The Financial Stability Board (FSB), an international body that monitors the global financial system to promote stability and coordinates financial regulation for G20 nations has dismissed calls from some G20 members to regulate cryptocurrencies like bitcoin.

In a letter [PPDF] sent to G20 finance ministers and central bank governors on the eve of this year’s G20 summit in Argentina, FSB chairman Mark Carney has stressed that cryptocurrencies do not represent a threat to the global financial system, following a review by the authority.

Carney, who also serves as Bank of England governor, revealed the FSB had undertaken a review of financial stability risks posed by cryptocurrencies’ “rapid growth” in response to concerns by G20 members.

He went on to state:

“The FSB’s initial assessment is that crypto-assets do not pose risks to global financial stability at this time.”

“This is in part because they are small relative to the financial system. Even at their recent peak, their combined global market value was less than 1% of global GDP,” he added. “In comparison, just prior to the global financial crisis (in 2008), the notional value of credit default swaps was 100% of global GDP.”

The FSB review determined that, for now, the relatively small usage of cryptocurrencies as fiat money substitutes and the “very limited use for real economy and financial transactions” means limited links to the wider financial system for cryptocurrencies.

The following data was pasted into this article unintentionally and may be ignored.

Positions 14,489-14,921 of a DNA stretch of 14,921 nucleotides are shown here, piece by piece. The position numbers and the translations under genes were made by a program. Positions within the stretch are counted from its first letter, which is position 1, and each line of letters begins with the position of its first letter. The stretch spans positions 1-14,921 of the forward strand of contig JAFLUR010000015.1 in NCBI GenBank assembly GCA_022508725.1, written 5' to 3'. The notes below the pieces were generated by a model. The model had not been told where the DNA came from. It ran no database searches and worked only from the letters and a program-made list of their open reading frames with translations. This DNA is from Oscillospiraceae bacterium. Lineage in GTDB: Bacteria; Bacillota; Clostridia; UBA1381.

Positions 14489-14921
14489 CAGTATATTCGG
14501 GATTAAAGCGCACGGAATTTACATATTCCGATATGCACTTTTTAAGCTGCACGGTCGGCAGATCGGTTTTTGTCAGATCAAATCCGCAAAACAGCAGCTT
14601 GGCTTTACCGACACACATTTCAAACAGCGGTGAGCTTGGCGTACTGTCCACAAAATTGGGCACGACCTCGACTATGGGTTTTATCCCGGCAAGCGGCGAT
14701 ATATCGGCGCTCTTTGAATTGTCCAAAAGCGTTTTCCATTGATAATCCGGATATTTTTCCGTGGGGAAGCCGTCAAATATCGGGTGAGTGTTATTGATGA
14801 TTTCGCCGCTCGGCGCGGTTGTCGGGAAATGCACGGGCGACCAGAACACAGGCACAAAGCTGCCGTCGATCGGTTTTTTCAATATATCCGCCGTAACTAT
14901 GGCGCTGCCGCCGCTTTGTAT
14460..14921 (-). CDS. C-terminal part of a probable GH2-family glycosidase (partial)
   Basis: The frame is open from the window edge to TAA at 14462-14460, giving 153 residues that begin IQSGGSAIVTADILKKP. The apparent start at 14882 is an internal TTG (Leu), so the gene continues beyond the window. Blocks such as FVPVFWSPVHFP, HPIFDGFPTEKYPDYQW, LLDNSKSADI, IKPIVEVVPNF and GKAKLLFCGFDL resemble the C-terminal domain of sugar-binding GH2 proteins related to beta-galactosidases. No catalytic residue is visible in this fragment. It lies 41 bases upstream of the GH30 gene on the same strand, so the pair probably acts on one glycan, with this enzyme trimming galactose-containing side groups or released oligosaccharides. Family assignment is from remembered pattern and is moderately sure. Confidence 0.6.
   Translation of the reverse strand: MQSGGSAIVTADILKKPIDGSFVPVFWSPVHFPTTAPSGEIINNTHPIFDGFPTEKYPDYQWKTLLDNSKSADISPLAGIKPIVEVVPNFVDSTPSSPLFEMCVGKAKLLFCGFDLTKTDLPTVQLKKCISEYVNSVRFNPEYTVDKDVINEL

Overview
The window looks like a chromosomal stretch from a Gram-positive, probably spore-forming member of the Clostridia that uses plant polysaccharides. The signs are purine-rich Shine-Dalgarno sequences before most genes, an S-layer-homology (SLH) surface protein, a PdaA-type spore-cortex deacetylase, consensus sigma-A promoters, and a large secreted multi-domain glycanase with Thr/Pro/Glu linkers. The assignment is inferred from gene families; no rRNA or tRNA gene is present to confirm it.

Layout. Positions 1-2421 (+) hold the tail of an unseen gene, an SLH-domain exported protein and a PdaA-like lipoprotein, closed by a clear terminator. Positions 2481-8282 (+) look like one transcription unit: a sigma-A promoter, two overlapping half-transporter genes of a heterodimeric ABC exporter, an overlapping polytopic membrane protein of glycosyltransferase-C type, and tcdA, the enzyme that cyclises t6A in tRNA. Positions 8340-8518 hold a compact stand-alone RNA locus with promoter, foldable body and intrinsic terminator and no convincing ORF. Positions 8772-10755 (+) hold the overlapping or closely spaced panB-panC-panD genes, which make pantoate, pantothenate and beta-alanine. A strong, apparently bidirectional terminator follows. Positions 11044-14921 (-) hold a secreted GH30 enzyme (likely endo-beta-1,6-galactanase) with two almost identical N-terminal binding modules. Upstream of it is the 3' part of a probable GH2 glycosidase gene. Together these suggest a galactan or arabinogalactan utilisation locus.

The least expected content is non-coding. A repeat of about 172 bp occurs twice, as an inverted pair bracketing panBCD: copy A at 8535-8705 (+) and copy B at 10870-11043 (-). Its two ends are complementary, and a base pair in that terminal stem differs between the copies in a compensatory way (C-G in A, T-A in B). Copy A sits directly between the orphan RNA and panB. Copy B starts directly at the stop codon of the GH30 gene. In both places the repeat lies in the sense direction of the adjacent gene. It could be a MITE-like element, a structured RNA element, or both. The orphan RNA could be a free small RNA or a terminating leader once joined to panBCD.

This initial assessment could change, Carney added, if cryptocurrencies permeated into the core of the regulated financial system or if they gained usage as payment instruments.

The remarks come at a time when crypto-regulation is widely reported as a hot topic discussion among G20 members during this week’s meeting. The G20, an international forum of governments and central bank governors from the world’s top 20 economies. Japan, in particular, is planning on pushing its G20 counterparts to introduce measures to prevent the abuse of cryptocurrencies in money laundering, as reported previously. Financial officials from Germany and France have also jointly proposed unified regulatory guidelines for cryptocurrencies.

Despite pointing to consumer and investor concerns in cryptocurrencies and their use, or abuse, in illicit activities, Carney reminded G20 finance ministers and central bank chiefs:

“The technologies underlying them have the potential to improve the efficiency and inclusiveness of both the financial system and the economy.”

Government officials of G20 member nations are expected to hold meetings that will include discussions surrounding the regulation of cryptocurrencies on Monday and Tuesday.

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